News for those who live, work and play in the Santiam Canyon

Detroit to host meeting on defensible space codes

Reporter for The Canyon Weekly

A statewide road trip to discuss codes for defensible space around property will make a stop in Detroit later this month.

The session, one of 17 community town halls offered by the office of the Oregon State Fire Marshal (OSFM), is from 5:30 p.m. to 7 p.m. Aug. 30, at the new Detroit city hall and community center at 345 Santiam Ave.

The sessions began Aug. 2 in Southern Oregon and will conclude Sept. 15 in Burns. Two other sessions are reasonably close to the Santiam Canyon: One is at 11:30 a.m. Aug. 17, at the Sisters Community Room on Elm Street, and the other is at 5:30 p.m. Aug. 31, at the Linn County Fairgrounds in Albany.

The new statewide code on defensible space is mandated by Senate Bill 762. Oregon Gov. Kate Brown signed SB 762 on July 19, 2021. The bill is designed to serve as a comprehensive wildfire preparedness and resiliency bill amid the fires that have plagued the state in the past few years, including the Labor Day 2020 blazes that affected the Santiam Canyon.

Key components of the bill, in addition to the defensible space code, includes state wildfire risk maps, work on developing electric system plans, fire-hardening your property, health systems for smoke, emergency response and disaster recovery and wildfire response capacity. 

The Oregon Department of Forestry has pulled back its wildfire risk maps, released at the end of June, because of challenges to their accuracy and utility, but state officials are moving forward with the defensible space work.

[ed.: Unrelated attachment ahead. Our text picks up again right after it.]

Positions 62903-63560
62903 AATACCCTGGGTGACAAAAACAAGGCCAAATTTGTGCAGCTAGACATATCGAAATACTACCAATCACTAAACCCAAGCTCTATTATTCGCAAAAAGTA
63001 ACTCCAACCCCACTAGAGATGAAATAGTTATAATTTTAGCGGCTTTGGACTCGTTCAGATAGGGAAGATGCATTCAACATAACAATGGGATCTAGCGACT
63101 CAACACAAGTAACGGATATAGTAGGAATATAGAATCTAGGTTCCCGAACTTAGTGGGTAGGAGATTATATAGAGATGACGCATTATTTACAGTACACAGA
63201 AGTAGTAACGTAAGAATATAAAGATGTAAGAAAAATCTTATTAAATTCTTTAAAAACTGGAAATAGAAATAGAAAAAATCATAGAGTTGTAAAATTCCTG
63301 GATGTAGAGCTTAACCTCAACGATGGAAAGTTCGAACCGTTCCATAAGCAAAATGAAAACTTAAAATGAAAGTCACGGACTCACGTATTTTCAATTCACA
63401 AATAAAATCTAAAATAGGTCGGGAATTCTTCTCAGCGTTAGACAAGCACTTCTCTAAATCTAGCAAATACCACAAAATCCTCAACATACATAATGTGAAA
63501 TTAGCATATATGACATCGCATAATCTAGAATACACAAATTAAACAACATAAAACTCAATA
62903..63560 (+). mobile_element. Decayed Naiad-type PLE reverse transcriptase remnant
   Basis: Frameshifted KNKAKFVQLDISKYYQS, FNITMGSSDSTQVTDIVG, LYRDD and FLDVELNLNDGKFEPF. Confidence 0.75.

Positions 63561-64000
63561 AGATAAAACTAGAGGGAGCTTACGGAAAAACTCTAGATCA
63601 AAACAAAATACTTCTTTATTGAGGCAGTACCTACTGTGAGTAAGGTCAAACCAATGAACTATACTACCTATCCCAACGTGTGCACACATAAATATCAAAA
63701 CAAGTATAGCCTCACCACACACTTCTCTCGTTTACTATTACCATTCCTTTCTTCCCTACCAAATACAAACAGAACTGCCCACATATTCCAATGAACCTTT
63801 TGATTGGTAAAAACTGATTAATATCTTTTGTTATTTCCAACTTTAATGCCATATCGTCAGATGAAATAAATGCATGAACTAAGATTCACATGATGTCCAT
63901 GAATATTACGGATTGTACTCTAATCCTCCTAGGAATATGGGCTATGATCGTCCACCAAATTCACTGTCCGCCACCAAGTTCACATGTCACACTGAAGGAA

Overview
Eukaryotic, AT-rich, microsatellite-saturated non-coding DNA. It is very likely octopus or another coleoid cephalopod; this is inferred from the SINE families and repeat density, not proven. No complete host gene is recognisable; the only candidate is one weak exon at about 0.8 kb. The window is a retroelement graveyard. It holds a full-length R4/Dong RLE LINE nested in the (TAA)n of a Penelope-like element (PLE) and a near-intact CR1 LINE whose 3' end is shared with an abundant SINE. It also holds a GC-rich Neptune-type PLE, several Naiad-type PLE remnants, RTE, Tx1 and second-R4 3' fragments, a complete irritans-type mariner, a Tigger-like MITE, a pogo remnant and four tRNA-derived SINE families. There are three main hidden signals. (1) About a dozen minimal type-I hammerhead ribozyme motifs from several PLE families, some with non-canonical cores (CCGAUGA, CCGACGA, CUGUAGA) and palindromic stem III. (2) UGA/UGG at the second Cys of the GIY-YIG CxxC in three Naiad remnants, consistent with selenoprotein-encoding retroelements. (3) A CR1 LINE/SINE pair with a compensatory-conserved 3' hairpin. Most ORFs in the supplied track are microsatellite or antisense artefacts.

“The OSFM is continuing to develop the new defensible space code, which will be complete by December 2022, and the effective date will be announced in 2023,” said a press release from the state fire marshal’s office. “This announcement changes the effective date and where the code will apply, but the code will still be developed by December 2022.”

The risk maps, the defensible space code and the fire-hardening rules are designed to work together. Properties judged to be at high or extreme risk of fire in the wildland urban interface will be required to fire-harden their properties and adhere to the defensible space code. 

Defensible space refers to actions that reduce the amount of hazardous vegetation and combustible material around a building. Fire-hardening covers using certain types of materials and building approaches to make a structure less prone to fire.

Alison Green, public affairs director with the OSFM, said the goal of the town halls is to “gather feedback from folks on the code and answer as many questions as we can. We are focusing these meetings on the code and upcoming grant opportunities to ensure we are staying in our scope in Senate Bill 762.

The fire-hardening code work is being handled by the state’s Building Codes Division. Its deadlines mirror those of the defensible code program.

Defensible Space Code Session

5:30 – 7 p.m. Aug. 30

Detroit City Hall

345 Santiam Ave.

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